After being firmly established as the largest social networking platform in the world, Facebook is doing all it can to make sure that the platform surpasses the capabilities of mere interaction and messaging. Along the same stream, Facebook is now introducing a brand new feature that will let users plan and book tickets for upcoming events through its app and website.
Facebook already has several handy little integrations for event and their organizers. Separate pages for events can be created and people can mark themselves as interested or going to a particular event. They can check out which of their buddies are going to be there at the event. Another button can sometimes let them purchase tickets by directing them to a third party website.
However, this time around Facebook is making sure that its integrations go deeper and let people decide and purchase on the spur of the moment, without needing to go anywhere else. Towards that end, the company has partnered up with Eventbrite and Ticketmaster to provide direct entry to single tier, general events in the US.
Speaking on the topic, a Facebook spokesperson said,
In our research, we’ve found that some of the top reasons why people don’t go to an event are because they found out about it too late or they didn’t know who else was going. In addition to giving people meaningful social context around events they might consider attending, this pilot will allow people to make ticket purchasing on Facebook easier and faster, especially on mobile devices.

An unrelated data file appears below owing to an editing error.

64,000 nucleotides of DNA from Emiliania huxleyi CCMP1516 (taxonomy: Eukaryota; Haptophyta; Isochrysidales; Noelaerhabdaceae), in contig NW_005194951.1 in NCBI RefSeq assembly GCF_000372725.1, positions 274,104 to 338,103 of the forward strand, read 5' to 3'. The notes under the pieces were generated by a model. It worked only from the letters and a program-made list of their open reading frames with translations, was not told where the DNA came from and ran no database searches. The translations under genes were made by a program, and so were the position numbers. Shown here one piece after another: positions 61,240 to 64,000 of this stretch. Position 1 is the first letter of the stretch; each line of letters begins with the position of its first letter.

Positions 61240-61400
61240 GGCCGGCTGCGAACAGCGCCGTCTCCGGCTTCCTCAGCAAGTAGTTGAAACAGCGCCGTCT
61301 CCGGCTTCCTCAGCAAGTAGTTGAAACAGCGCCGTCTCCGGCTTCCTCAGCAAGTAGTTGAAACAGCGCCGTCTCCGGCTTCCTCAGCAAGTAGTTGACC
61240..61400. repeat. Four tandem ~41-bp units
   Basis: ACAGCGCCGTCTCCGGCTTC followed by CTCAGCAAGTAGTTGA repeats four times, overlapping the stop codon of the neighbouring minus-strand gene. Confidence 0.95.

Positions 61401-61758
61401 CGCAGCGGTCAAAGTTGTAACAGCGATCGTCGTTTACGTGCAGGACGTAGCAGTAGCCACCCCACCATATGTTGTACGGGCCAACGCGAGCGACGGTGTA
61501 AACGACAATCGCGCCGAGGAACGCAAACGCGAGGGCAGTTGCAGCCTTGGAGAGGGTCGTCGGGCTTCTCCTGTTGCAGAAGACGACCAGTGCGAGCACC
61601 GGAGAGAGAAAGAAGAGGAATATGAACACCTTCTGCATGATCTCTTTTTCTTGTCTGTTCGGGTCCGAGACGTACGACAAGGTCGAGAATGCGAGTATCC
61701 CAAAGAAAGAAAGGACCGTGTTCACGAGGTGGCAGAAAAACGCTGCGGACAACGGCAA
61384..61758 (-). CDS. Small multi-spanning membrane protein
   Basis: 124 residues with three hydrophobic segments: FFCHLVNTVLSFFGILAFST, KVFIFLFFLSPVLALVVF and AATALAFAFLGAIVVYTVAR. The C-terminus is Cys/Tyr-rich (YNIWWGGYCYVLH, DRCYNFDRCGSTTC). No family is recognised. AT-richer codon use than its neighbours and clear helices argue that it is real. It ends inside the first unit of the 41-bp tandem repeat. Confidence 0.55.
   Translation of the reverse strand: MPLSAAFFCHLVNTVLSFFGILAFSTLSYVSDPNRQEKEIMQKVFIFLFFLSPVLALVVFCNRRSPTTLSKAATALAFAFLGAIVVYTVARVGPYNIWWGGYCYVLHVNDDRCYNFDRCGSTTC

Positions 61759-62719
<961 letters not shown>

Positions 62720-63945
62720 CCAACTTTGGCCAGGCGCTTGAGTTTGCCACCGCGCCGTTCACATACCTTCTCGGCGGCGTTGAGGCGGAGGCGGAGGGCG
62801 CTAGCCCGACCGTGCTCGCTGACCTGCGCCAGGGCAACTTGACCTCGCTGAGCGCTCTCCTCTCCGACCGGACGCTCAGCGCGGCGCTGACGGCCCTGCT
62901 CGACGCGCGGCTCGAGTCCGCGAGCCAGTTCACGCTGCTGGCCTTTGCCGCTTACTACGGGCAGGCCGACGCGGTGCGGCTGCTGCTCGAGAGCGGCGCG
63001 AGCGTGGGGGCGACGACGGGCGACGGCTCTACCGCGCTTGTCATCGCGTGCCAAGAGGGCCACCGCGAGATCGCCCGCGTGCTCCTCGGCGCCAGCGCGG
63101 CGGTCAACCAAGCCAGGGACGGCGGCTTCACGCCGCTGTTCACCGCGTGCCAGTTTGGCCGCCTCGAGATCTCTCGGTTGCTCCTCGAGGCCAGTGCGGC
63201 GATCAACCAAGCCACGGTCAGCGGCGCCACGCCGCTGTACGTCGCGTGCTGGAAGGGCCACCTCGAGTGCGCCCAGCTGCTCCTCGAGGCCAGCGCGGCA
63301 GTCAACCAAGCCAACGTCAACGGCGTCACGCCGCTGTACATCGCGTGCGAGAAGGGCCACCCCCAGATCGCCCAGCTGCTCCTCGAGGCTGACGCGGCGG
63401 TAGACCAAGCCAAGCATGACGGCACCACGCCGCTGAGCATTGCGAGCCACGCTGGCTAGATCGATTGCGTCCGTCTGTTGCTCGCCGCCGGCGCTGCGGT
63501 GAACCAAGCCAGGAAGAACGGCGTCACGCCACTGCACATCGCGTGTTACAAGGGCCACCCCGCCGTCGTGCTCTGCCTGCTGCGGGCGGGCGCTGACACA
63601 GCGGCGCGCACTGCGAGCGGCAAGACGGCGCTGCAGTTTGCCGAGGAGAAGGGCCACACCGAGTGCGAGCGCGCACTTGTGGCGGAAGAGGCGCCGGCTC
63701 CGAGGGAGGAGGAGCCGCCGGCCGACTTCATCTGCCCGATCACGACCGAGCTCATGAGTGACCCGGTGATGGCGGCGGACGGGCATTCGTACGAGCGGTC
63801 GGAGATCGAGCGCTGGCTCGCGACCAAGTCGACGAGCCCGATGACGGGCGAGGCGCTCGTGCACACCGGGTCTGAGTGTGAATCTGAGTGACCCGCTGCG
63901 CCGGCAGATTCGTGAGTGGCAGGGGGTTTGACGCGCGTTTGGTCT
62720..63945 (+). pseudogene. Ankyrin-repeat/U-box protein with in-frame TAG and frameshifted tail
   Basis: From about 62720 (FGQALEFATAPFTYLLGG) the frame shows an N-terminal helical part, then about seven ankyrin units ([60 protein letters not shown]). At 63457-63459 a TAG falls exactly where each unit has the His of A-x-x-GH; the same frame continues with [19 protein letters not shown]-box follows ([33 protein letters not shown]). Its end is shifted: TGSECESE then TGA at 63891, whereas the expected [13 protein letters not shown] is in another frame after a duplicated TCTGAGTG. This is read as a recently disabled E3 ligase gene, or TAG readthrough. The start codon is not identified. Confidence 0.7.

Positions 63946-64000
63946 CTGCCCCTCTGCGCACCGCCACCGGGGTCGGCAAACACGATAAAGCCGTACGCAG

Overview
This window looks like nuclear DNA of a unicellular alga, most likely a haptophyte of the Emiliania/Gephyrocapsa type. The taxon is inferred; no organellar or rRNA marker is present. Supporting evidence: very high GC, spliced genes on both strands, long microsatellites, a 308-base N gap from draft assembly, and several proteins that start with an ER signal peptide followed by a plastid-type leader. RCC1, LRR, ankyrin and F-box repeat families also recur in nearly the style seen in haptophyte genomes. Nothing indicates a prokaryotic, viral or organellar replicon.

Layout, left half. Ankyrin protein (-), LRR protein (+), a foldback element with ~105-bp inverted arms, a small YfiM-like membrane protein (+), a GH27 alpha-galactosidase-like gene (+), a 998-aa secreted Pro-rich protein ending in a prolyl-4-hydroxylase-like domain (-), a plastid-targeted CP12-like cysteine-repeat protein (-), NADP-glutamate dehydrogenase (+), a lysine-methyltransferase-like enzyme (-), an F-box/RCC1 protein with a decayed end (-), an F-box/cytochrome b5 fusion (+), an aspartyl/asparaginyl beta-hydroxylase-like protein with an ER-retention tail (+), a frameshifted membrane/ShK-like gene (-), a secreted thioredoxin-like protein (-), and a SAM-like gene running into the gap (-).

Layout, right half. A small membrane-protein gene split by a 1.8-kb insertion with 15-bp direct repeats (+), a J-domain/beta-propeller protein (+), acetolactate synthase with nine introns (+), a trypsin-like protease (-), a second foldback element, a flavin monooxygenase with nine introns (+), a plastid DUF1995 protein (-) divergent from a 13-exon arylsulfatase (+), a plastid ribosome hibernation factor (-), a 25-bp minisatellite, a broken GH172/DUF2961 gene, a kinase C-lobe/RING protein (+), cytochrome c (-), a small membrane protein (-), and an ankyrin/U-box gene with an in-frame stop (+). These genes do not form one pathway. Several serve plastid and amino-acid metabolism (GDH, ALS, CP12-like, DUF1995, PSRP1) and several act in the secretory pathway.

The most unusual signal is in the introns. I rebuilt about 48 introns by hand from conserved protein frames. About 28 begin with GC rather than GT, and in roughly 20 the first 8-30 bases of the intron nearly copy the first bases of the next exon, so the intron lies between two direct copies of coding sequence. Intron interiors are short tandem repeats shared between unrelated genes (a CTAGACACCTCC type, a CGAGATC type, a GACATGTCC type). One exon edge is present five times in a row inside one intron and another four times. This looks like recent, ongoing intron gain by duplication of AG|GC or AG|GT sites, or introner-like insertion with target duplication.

Along with ensuring that all the ticket booking process can now be completed on Facebook itself, the new integration will also make form filling considerably easier — which is yet another pain point. We have all been there, one moment making up our mind about going to some event when the sight of the long form made us flop back and laze on the couch instead.
So that process is being shortened as well. When using Eventbrite, your payment information, name, and email address will directly be provided by Facebook, saving you some hassle. And since Facebook has those nice and safe with it, you can sign up for as many events as you want in a jiffy. Simply confirm you willingness to attend the event, maybe tap a couple of times and thats it. Users will also be provided with a QR code directly within Facebook to make it easier to access their event passes.
With Ticketmaster, things are pretty much identical except that users wont receive a QR code and will instead be directed to another website to collect their tickets.
Speaking on the integration, Eventbrite vice president of product Laurent Sellier said,
We are committed to innovation that helps organizers sell more tickets. Meeting consumers where they are spending significant time online and then enabling a seamless purchase experience for them right there and then is an important step in this mission.
And lets not forget the probability of incresaed Facebook engagement in the future, thanks to the pilot — assuming it to be succesful. Along with using it to book tickets, people are also likely to discuss events and chat with others going to the same place — basically increasing the amount of time apent on the platform.
While Eventbrite has denied any revenue share with Facebook, the company will benefit through other means. We have already named user engagement but also in Facebook’s lot will be a large amount of user data which could be converted to profits in a whole multitude of ways. I mean, Facebook will have information about which of its consumers pay and for what kind of stuff — understandably very useful in its advertising attempts. And who know, once it knows which users like to go to what sort of events, it may find companies willing to share profits as well.
The programme is available as a pilot for now and has been limited to the US.